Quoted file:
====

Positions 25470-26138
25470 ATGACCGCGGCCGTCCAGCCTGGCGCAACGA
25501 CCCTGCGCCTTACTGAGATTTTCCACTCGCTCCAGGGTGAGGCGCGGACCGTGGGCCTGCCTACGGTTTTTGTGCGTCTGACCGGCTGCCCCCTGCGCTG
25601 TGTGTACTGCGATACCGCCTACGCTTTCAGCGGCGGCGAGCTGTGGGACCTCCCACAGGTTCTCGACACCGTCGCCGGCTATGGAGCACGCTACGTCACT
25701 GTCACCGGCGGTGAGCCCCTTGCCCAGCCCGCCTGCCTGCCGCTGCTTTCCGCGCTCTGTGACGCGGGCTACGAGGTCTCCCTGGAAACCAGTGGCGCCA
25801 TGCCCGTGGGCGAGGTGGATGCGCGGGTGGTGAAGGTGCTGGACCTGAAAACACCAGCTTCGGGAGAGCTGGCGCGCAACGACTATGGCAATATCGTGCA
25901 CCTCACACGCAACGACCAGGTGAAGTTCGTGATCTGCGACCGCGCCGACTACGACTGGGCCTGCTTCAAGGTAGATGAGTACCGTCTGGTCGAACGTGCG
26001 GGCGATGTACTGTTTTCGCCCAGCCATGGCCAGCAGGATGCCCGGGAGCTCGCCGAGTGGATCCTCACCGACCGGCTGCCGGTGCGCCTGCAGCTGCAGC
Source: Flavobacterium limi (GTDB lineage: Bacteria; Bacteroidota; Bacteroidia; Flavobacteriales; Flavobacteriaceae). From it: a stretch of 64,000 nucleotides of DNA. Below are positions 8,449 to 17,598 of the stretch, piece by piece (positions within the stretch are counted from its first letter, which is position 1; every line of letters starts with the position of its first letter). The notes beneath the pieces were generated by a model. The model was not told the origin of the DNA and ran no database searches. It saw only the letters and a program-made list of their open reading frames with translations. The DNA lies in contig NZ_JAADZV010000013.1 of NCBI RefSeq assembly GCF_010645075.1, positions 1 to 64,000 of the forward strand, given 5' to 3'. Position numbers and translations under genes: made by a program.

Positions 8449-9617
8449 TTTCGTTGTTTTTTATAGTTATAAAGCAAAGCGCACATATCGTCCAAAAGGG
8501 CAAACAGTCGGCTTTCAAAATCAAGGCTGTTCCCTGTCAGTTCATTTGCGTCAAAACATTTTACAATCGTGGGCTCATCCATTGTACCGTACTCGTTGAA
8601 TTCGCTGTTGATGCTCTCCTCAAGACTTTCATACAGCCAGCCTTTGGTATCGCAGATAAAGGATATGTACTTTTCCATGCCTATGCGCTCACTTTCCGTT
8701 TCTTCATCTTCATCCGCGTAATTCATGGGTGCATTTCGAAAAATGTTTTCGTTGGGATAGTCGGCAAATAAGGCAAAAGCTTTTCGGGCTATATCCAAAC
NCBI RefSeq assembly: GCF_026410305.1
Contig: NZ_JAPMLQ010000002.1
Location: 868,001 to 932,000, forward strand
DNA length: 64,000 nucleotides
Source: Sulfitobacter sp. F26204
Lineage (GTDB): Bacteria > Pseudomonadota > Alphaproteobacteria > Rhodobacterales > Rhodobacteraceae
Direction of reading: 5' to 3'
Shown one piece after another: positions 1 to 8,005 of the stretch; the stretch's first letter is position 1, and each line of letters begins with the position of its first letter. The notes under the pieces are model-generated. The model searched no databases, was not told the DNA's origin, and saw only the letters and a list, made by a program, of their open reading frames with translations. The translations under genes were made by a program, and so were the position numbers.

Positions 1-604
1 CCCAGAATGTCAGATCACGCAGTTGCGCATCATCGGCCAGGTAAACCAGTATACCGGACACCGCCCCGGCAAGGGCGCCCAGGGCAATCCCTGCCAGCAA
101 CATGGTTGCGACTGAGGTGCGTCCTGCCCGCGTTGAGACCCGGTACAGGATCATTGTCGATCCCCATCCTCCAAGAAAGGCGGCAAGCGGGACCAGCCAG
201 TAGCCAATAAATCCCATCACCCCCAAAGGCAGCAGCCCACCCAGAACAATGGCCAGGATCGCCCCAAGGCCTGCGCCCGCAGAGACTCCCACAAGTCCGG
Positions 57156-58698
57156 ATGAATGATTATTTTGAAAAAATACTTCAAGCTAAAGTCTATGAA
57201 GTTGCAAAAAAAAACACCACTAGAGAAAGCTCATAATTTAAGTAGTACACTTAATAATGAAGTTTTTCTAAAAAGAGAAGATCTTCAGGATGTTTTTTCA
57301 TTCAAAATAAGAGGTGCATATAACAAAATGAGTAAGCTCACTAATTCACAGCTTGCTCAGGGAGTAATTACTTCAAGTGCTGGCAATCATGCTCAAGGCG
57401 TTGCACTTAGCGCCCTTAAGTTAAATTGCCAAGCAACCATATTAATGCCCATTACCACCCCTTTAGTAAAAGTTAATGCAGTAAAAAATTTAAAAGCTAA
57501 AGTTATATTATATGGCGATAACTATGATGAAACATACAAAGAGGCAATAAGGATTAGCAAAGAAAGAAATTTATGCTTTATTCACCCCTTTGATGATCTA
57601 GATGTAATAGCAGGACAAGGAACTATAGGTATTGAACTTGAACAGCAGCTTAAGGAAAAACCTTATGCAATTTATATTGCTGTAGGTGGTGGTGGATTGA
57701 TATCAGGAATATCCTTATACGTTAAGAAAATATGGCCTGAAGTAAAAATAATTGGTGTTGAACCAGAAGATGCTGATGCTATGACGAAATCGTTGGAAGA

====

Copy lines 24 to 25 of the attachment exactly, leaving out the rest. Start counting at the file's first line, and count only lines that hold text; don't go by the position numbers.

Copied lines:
1 CCCAGAATGTCAGATCACGCAGTTGCGCATCATCGGCCAGGTAAACCAGTATACCGGACACCGCCCCGGCAAGGGCGCCCAGGGCAATCCCTGCCAGCAA
101 CATGGTTGCGACTGAGGTGCGTCCTGCCCGCGTTGAGACCCGGTACAGGATCATTGTCGATCCCCATCCTCCAAGAAAGGCGGCAAGCGGGACCAGCCAG